AmTrust Financial Services got slapped with a downgrade of its financial strength and credit ratings from A.M. Best, even as the company’s stockholders recently approved a bid to take it private.
The insurer’s financial strength rating has been downgraded to A- (Excellent) from A. Its long-term issuer credit dipped to “a-” from “a”. The insurer’s ratings had been under review with negative implications.
A.M. Best said that AmTrust’s balance sheet strength is “very strong,” though it added the ratings actions reflect the insurer’s “adequate operating performance, neutral business profile and marginal enterprise risk management.”
A.M. Best blamed the downgrade, in part, on the insurer’s poor performance in 2016 and 2017, “which was impacted by the adverse development of prior years’ loss reserves in the calendar years and by higher select loss ratios for those accident years.” The ratings agency added that AmTrust’s deterioration in underwriting results and uneven performance in recent years also played a role.
Last month, AmTrust stockholders approved a $2.95 billion plan to go private. The acquisition is spearheaded by entity formed by private equity funds managed by Stone Point Capital, along with AmTrust Chairman and CEO Barry Zyskind, and founders George Karfunkel and Leah Karfunkel. According to the deal, they will buy the 45 percent of the company’s shares that both the Karfunkels and Zyskinds don’t presently own or control.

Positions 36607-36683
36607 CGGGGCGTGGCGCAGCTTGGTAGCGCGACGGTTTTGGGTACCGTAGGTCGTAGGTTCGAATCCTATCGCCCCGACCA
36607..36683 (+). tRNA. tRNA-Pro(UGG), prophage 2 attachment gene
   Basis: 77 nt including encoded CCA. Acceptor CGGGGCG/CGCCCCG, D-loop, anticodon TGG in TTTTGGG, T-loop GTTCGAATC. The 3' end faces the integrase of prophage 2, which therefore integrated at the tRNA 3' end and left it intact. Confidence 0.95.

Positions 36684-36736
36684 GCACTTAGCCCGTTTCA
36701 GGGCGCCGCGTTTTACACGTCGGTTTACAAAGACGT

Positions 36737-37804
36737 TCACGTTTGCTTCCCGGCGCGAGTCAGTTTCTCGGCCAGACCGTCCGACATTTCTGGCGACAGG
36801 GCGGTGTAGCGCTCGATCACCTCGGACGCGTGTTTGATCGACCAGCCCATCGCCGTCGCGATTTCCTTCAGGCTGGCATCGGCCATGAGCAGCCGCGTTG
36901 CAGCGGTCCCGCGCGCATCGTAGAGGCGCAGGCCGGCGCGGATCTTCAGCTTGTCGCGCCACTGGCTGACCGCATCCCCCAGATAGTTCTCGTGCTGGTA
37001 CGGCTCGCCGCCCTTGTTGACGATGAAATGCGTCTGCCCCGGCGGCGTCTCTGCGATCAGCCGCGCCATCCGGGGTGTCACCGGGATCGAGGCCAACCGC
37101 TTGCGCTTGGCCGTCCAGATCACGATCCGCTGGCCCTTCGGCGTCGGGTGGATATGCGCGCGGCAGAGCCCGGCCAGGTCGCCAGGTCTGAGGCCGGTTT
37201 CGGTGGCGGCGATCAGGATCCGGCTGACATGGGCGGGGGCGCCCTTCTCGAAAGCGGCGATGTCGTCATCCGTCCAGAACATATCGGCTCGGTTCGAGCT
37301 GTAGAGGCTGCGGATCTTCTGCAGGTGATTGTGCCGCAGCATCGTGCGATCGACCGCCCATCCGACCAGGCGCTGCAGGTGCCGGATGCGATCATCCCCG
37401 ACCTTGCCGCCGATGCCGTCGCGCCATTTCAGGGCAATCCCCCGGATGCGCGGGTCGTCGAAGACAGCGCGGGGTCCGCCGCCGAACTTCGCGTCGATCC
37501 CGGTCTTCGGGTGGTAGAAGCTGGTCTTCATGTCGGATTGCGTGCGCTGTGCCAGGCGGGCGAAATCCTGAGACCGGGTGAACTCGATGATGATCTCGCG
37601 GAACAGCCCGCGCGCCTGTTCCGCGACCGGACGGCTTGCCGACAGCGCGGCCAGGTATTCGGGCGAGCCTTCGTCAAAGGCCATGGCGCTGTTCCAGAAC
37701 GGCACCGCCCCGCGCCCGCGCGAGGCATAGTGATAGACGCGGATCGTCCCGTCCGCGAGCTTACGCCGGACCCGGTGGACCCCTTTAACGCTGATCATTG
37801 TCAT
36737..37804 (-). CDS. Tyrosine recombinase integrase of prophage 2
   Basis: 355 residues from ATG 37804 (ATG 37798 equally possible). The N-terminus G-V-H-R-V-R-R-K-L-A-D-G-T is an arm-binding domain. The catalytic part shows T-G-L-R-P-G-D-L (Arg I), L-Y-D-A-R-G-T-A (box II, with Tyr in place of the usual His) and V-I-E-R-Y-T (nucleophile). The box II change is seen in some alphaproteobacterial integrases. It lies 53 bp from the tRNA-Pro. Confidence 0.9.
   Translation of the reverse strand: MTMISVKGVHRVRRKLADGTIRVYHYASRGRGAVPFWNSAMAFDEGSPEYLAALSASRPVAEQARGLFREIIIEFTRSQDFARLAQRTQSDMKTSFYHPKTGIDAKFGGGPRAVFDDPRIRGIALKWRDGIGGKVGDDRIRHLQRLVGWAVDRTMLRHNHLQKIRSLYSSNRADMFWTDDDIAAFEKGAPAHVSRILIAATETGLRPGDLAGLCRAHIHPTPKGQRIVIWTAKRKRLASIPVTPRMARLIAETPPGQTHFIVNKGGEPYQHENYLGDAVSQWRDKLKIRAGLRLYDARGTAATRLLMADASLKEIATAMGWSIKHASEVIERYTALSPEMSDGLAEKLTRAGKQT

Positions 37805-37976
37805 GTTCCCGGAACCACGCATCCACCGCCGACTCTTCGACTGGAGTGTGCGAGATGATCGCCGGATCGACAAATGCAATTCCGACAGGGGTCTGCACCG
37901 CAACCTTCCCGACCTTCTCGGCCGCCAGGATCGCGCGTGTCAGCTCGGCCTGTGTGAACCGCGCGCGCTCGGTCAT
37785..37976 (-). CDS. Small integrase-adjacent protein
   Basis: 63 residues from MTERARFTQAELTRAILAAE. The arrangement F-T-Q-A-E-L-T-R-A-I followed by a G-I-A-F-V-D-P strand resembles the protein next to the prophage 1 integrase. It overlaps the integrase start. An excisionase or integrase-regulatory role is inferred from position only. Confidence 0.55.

A.M. Best acknowledges the bid to go private and other actions the company has taken to resolve financial issues, such as more accurate and timely financial filings. But it noted the insurer continued to face challenges through the first half of 2018.”
At the same time, A.M. Best asserted that AmTrust can improve its operations and stability.
“Given the volume of change that has characterized the enterprise over time – including merger and acquisition activity with the associated integration; capital raising to fund that activity; negotiating the sale of the fee-business; and the upcoming change in ownership – the opportunity for management to focus on its core business provides significant opportunity for more firmly embedding its risk management framework and developing strong and consistent capabilities to meet the on-going risks of the business,” A.M. Best wrote.
While AmTrust and its subsidiaries mostly saw downgrades, there were a few exceptions. A.M. Best removed from under review with negative implications and affirmed the A- (Excellent) and long term credit rating of “a-” for AmTrust Title Insurance Company.
All of AmTrust’s credit ratings also are designated with a stable outlook.
Source: A.M. Best